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Welcome to Books R Us, a recommended reading blog from InfoSoup librarians and users and home to A Year of Listening Dangerously, the 2014 InfoSoup Reading Challenge! Find a great book to read next, add your own reviews, and check out our book related resources such as NoveList and BookLetters.

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Author: Marina Chapman

I found this book in a search for stories about feral /abandoned children.  It is the story of Marina Chapman, born in Columbia and kidnapped and abandoned in the jungle just before her 5th birthday.  Kidnapping and abandoning children is very common in Columbia due to drug trafficing.  Marina was adopted by monkeys and slowly learned to copy their behaviour in order to survive.  They taught her to find food, climb trees, etc After a few years she had lost her memory of human language.  One day she found a piece of a mirror and after looking into it realized how different she really was physically from the monkeys, then she also saw a pregnant woman in the jungle who had come away from her camp to give birth in private.  She knew at that point that she belonged to people and had a strong desire to be loved by a mother.  When 2 hunters, one of them a woman, came into the jungle, she showed herself  to them because she had such a strong desire to be a part of her own kind, even though she was very frightened.

But that is just the beginning of her story.  The hunters take her and sell her to a brothel which begins her new life back with humans and starts a story that is more exciting than any fiction book or movie one could ever make up.  I don't want to give it all away, but it was so exciting and moving that I couldn't put it down and has a happy (and true) ending.   And it only covered the first 15 years of her life, or so.

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Author: Stephanie Bond

  First off, you should definitely read the beginning books in the series before this one or else it won't make a lot of sense. The series is centered around the Wren family and the problems from their past, their parents, and the problems in the present, Wesley's gambling debts and his new problem.. This book features a serial killer, some cake, a bunch of charms, and a seriously terrible ending. I love the series, but the ending really left me hanging. I couldn't help but wonder "where's the rest of the book"? It's the most frustrating book ending I've ever come across, so it's great that I can download the next book from the library and start reading ASAP. I gave this book 4/5 stars, just because everything aside from the ending was really great. This book is more of an adult novel, but you could give it a shot if you're looking for something similar to the Stephanie Plum series. Very chick-lit, murder mystery, and comedy, with romance mixed in.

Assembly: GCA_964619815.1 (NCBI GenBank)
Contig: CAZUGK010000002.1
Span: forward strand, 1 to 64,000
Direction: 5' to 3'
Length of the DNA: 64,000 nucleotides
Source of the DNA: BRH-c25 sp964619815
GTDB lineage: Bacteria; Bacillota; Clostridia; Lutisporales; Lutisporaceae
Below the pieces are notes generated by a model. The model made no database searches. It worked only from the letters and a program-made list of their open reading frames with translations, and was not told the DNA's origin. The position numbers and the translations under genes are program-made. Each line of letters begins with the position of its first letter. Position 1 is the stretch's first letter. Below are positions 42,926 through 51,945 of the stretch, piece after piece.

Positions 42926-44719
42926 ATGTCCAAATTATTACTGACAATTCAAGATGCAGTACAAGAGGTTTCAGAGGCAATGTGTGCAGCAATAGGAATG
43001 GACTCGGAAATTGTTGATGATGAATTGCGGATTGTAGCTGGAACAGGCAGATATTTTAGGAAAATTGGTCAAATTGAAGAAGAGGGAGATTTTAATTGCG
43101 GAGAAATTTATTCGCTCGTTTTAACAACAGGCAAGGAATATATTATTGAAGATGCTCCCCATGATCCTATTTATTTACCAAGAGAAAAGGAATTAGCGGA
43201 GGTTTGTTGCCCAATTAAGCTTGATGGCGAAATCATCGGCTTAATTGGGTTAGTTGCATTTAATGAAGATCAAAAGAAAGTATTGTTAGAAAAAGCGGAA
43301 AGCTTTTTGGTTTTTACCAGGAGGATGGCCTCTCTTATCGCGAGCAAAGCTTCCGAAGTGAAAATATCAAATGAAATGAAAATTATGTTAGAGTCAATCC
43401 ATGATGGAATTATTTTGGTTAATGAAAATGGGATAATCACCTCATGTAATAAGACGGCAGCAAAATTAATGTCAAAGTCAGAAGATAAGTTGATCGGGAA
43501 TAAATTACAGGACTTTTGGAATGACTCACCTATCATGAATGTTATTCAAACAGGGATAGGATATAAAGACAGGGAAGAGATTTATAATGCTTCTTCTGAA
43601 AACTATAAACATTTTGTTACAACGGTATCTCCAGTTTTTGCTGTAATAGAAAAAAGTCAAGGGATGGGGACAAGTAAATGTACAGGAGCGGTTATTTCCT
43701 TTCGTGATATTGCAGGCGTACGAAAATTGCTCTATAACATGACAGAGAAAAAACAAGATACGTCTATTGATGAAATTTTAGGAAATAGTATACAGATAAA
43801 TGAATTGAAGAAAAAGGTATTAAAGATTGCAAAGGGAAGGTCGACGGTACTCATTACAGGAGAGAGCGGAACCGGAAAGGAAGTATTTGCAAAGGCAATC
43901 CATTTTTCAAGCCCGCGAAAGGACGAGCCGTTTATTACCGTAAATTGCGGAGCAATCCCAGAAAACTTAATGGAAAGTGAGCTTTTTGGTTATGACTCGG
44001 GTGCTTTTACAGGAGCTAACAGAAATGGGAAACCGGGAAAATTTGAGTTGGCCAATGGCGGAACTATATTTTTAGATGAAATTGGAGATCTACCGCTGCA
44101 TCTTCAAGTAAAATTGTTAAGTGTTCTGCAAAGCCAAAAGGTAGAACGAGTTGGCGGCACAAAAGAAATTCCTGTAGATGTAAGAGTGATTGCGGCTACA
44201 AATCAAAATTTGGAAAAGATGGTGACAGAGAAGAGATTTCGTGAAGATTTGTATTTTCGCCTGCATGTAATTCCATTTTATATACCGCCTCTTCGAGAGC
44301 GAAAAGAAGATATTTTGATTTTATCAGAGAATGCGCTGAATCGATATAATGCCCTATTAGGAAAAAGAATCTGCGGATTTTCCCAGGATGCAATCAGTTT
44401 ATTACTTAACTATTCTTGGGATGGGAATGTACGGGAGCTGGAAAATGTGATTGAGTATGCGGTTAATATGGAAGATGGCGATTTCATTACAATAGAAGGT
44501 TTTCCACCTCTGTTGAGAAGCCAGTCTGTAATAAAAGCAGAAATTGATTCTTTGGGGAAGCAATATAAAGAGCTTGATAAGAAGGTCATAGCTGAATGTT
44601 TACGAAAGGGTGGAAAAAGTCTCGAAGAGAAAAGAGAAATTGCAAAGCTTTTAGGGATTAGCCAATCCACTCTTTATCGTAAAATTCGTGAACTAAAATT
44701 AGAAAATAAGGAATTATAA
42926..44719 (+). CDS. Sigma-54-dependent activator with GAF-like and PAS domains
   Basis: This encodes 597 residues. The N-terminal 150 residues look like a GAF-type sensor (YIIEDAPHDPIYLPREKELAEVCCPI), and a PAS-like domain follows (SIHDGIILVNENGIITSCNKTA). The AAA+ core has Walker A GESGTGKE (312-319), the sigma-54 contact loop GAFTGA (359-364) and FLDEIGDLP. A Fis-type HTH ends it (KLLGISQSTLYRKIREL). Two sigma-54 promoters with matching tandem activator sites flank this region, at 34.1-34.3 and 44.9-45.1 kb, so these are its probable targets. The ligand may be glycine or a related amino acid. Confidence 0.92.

Audiobook Review
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Author: Michael Perry

Michael Perry narrates this audiobook which adds to the entertainment, as he is a humorous and thoughtful speaker. I've read and enjoyed all of Perry's previous books on rural life in northwestern Wisconsin. He can be described as a redneck intellectual, and his stories of hunting, farming, plowing, and sawing are filled with detailed reflections on the joys and frustrations of working outdoors in the company of family and friends. Tom is Perry's 82 year old neighbor, and although the book centers around him, it is just as much about Perry's home and family.

There is not a lot of action in this book, or any of Perry's books, yet their folksy stories and humor provide many memorable moments. His tale of woe as he tries to prevent the highway commission from changing the road near his home to a configuration that would make it more dangerous mirrors Tom's past struggles with the state when they built a noisy highway through his property. This back story runs throughout the book and highlights a changing world where the values of the two men are somewhat antiquated. Like the Little House series, those Midwestern classics, Perry's focuses on the importance of place, being neighborly, the conflict between the old ways and modernization, and finding comfort in the outdoors. Listening to Perry is like a visit at the kitchen table with an old friend.

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Author: Jay Asher

Hannah, one of the narrator's in this young adult novel, has already committed suiced when the story begins. Her former classmate, Clay, has just received a collection of tapes that were mysteriously mailed to him and contain Hannah's 13 reasons for killing herself. The reasons are primarily classmates who have wronged her, and each of their stories is featured on the tapes, which were being passed from perpetrator to perpetrator before they reached Clay. If the tapes aren't passed on, Hannah threatens to expose them all. The narration switches between Hannah's descent into depression and Clay's struggle to come to terms with the information on the tapes and what he could have done to help Hannah, a girl he admired mostly from a distance. The novel scrutinizes the role we play in other people's lives, and the harm we may cause, even unintentionally. While the writing becomes melodramatic at times, it confronts serious teen problems, and many teen girls would enjoy it.